Seed sowing

The seeds of sub-tropical fruits should be sown immediately after extraction from the fruit, while the seeds of temperate fruits should be sown after their stratification.

Since, the citrus seeds are available in winter month, the protection with alkathene tent is essential for increasing germination and the proper growth of seedlings.

The seeds should be sown at proper distance and the depth of the seeding is kept 3 times the thickness of seed. The seeding distance of some fruit species is given in Table 3.

Table 3. Seeding distance of some fruit crops

Fruit                                                   Distance

Citrus and guava                                 10 cm x 2 cm

Mango                                                 45 cm x 15-20 cm

Jamun                                                  25-30 cm x 15 cm

Apple, pear, peach, plum                    30 cm x 10-15 cm

Phalsa                                                  10-15 cm x 15 cm

Ber                                                      30 cm x 15 cm

The germination period of seeds varies with the crop and is given in Table 4.

Table 4. Seed germination period after sowing

Fruit                                                   Germination period (in days)

Apple                                                              75-100*

Apricot                                                            20-25*

Citrus                                                              21

Guava                                                              25-30

Ber                                                                  40-50

Mango                                                             25-30

Peach                                                               45*

Pear                                                                 45*

Plum                                                                30*

Cherry                                                             20*

Walnut                                                            30*

* After stratification

After care of seedlings

After sowing, the bed should be covered with thin layer of pulverized soil or some other materials like wood ash plus well rotten farmyard manure.

If there is a need of irrigation, water should be given with very fine nozzle.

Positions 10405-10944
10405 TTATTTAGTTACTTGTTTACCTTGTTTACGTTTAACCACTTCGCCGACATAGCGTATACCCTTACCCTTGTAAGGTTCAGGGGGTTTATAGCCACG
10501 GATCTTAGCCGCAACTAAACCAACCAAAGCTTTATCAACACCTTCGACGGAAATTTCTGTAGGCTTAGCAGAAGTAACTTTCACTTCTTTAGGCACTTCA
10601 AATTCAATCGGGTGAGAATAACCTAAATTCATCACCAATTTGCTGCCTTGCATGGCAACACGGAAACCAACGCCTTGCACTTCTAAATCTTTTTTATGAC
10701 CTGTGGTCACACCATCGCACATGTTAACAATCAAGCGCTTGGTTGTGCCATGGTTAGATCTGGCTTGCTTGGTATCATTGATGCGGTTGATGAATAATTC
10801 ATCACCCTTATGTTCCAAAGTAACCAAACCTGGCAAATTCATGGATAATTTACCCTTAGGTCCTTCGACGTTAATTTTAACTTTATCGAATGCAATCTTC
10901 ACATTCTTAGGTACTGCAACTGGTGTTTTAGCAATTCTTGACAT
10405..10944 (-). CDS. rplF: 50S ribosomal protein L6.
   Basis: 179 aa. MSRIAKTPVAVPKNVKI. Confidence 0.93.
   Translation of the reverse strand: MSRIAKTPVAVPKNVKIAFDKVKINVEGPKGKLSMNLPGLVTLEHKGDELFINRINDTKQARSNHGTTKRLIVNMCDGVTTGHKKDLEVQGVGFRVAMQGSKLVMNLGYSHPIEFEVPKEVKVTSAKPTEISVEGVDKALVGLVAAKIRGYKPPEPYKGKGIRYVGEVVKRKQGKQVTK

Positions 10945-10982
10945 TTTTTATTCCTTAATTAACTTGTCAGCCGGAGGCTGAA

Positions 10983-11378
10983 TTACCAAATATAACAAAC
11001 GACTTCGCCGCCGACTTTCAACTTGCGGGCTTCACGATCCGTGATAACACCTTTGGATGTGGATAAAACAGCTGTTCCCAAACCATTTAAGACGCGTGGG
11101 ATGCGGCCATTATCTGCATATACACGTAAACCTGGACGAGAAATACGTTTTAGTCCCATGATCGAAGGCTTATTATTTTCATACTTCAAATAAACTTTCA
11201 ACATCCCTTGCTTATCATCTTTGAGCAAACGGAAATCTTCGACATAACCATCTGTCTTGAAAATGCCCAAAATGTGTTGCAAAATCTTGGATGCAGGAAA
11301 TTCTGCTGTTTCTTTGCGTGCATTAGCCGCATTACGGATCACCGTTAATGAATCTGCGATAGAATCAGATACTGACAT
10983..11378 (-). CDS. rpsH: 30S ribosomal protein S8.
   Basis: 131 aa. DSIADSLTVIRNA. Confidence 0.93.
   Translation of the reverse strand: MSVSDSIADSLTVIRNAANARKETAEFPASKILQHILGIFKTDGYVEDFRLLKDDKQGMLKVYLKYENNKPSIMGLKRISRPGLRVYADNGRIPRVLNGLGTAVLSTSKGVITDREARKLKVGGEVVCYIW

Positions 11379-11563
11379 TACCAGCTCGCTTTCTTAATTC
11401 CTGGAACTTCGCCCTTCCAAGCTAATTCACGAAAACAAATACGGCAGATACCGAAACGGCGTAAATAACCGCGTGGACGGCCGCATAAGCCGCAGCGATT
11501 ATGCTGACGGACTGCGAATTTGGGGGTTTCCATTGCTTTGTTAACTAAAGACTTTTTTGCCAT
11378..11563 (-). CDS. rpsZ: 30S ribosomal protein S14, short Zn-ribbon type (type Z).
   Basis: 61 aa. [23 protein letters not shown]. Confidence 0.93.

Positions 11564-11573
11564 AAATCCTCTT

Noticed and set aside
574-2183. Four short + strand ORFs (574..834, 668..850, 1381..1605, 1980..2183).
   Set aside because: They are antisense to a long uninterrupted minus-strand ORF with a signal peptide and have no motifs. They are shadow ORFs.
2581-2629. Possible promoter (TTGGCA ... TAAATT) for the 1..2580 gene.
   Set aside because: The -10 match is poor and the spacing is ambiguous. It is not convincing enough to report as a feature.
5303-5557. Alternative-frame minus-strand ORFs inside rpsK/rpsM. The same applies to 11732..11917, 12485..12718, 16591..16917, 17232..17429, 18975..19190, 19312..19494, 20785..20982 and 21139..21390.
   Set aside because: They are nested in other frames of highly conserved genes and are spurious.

The frequency of irrigation in seedbed depends upon the weather and soil conditions. Hand weeding should be done to check the population of weeds.

The nursery bed should be protected from summer heat by thatching with paddy straw and sugarcane leaves, sowing of arhar around the bed, irrigation etc. and winter killings by thatching, irrigation, smoking, polyethylene tents etc.

In areas, where rapid death and collapse of seedlings occur in nursery, drenching of nursery beds with carbendazim  (100 g) + mancozeb (250 g) per 100 ml of water should be done.


After attaining the age of transplanting (Table 5), the seedlings should be transplanted in properly leveled and well-irrigated and drained beds which have been liberally supplied with well rotten FYM/organic manures.

The seedlings should be planted in twin rows at 30 cm x 15 cm distance. The distance between twin rows should be kept 50-60 cm for performing other nursery operations.

Table 5. Transplanting age of seedlings

 Fruit                                                  Age

Mango                                                 2-3 weeks

Jackfruit                                              1-2 years

Bael                                                     1 year

Ber                                                      2 months

Phalsa                                                  8-10 months

Jamun                                                  10 months

Citrus                                                  4-5 months

Guava                                                  4 months

Loquat                                                 4-5 months

Temperate fruits                               8-10 months

Proper care (irrigation, weeding, nutrition, plant protection measures etc.) of these seedlings should be taken in transplanting bed.

Selection of mother plants

The trees selected for mother plants should have the following characteristics

  1. Tree should be true-to-type.
  2. Consistently high performance and maximum yield over 3-5 years with good quality fruit.
  3. Plant should have attained full bearing age.
  4. Free from pests and diseases.
  5. Preparation of rootstock

Select healthy seedlings for budding/grafting which have attained the pencil diameter. Remove thorns/leaves from the rootstock at budding/grafting height. The budded or grafting operations should be performed at a height of 20 cm from ground level.

Preparation of scion

Select round wood scion, and it should be prepared according to the method of budding/grafting to be performed as mentioned for every fruit crop in this package of practices.

After care of grafted/budded plants

Proper care should be taken of these plants. Do not allow any sucker to grow from the rootstock below budding/grafting union.

Use of root trainers

The ideal budded or grafted plant should have strong uncoiled tap root system with sufficient lateral roots. In containers or under sized polybags, if the plant is kept for longer time, the taproot is coiled up and plant show poor performance after planting out.

In order to overcome these problems, root trainers can be used which facilitate strong fibres root system in plants.